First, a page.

|April 29, 2014|
Previously published on April 21, 2014
Due to recent updates to the Bay Area Commuter Benefits Program (the “Program”), we wanted to explain steps you may need to take in the next several months. The Program requires all employers with 50 or more full-time employees in the Bay Area to provide commuter benefits to their employees. By September 30, 2014, employers must: (i) select at least one of four commuter benefit options; (ii) notify employees of the benefit; (iii) designate a Commuter Benefits Coordinator; and (iv) register with the Bay Area Air Quality Management District (the “District”).
A covered employer is any entity that employs an average of 50 or more full-time employees (excluding seasonal and temporary employees) each week within the Bay Area. The Bay Area is defined as Alameda, Contra Costa, Marin, Napa, San Francisco, San Mateo, Santa Clara, southwestern Solano and southern Sonoma counties. A full-time employee is an employee who worked an average of at least 30 hours per week in the prior calendar month.
If an employer is a covered employer, it must provide commuter benefits to all covered employees. Covered employees are those who worked an average of at least 20 hours per week in the prior calendar month in the Bay Area.
Commuter Benefit Options
All covered employers must offer at least one of the following options to their covered employees:
- Pre-Tax Option. Covered employees are allowed to elect to exclude from taxable wages the costs incurred for transit passes or vanpool charges, up to the maximum amount allowed by federal law.
- Employer-Paid Benefit. Covered employees are offered a subsidy to offset the monthly cost of commuting via transit or vanpool. The subsidy is subject to adjustment annually. For 2014, it is the lower of the monthly cost of commuting via transit or vanpool or $75.
- Employer-Provided Transit. Employers provide transportation by vanpool or bus to employees at no cost or low cost.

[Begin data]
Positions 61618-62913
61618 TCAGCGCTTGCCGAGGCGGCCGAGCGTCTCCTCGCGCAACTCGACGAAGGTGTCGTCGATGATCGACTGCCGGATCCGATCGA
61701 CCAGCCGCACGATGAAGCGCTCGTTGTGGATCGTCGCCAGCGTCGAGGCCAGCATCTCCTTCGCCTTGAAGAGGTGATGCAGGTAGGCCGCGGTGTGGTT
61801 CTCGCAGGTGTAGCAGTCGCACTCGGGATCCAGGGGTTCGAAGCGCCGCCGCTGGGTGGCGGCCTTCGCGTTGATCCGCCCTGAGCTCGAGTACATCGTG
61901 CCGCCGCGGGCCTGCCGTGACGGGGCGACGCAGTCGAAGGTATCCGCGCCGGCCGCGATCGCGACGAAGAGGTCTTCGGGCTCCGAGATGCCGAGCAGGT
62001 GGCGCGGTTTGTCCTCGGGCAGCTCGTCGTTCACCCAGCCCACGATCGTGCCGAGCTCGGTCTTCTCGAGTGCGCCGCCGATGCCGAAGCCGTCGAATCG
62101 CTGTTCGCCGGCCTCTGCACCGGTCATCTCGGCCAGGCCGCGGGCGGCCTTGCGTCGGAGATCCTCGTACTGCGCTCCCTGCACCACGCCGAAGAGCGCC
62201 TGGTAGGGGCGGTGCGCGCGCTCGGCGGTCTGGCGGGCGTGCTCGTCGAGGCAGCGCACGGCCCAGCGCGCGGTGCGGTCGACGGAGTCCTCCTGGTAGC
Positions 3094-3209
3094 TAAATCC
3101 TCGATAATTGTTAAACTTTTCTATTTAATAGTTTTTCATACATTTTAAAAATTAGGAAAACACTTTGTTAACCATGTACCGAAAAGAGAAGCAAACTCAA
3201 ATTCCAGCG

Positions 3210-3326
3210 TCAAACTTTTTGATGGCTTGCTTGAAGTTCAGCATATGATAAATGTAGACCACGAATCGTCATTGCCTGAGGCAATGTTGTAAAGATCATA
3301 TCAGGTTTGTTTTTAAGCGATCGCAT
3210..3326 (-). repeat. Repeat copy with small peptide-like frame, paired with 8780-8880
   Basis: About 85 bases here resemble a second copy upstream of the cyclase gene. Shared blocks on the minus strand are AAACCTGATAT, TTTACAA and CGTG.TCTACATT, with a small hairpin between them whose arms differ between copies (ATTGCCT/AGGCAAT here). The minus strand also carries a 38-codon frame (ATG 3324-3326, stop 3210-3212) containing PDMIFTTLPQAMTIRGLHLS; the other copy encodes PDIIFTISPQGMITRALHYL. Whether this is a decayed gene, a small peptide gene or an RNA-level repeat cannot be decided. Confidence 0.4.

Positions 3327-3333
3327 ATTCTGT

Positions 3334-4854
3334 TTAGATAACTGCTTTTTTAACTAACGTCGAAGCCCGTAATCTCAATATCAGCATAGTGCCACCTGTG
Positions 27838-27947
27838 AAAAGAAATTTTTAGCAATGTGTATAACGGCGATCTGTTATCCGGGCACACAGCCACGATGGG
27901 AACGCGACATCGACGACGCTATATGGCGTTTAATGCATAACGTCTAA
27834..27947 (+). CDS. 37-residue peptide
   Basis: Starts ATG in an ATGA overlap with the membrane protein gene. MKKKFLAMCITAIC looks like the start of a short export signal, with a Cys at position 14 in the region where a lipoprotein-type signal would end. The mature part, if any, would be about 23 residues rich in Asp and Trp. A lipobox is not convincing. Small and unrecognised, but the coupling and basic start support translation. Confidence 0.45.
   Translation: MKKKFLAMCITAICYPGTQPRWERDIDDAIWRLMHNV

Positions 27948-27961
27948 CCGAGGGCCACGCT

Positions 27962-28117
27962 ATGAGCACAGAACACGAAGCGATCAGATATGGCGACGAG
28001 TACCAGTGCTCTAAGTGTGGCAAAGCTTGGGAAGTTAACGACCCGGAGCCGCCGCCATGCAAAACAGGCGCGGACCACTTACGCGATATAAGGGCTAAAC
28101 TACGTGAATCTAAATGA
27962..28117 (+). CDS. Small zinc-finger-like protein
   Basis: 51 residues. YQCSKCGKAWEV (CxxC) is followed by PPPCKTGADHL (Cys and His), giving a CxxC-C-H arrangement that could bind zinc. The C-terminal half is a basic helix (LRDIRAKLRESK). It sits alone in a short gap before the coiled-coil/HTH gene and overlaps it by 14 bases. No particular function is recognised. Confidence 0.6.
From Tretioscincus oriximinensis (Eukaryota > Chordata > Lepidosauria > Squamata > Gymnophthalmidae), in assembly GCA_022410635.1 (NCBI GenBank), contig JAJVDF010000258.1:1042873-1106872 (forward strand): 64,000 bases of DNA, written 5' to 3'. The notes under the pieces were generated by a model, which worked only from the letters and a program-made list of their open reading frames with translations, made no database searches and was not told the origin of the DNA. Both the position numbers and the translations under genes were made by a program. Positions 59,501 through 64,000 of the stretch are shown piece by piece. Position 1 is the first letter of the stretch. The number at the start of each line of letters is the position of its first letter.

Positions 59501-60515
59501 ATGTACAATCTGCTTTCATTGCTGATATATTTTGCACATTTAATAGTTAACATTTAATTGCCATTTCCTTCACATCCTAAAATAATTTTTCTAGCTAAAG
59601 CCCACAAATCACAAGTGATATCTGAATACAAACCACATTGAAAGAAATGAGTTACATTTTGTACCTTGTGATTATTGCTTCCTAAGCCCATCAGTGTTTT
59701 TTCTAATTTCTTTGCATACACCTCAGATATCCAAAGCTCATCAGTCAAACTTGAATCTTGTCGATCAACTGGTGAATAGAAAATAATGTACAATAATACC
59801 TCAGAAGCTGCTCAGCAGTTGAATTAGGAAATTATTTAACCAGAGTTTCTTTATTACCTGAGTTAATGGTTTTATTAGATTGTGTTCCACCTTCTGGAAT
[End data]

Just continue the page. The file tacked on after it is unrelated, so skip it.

- Alternative Commuter Benefit Program. Employers can propose and seek approval for an alternate commuter benefit from the District. The alternative must provide at least the same reduction in single-occupant vehicle trips as the above options.
Covered employers must notify their employees of their right to commuter benefits. The notice can be given using any “appropriate means” such as email, bulletin board postings or publication in company newsletters. The notice must address which commuter benefit option(s) the employer will offer, how employees can apply for and receive the commuter benefit, and give employees a point of contact who can provide them with additional information. This notice must be given to new employees upon hire. In addition, employees must be re-noticed once a year.
Commuter Benefits Coordinator
Covered employers must designate a Commuter Benefits Coordinator who is responsible for implementing and complying with the commuter benefit program. There is no need to hire an employee to fill this position-it may be assigned to an employee who already handles payroll and/or benefits.
Initial Registration & Annual Reporting
Covered employers must register with the District by September 30, 2014 and annually thereafter. Among other things, registration requires the following: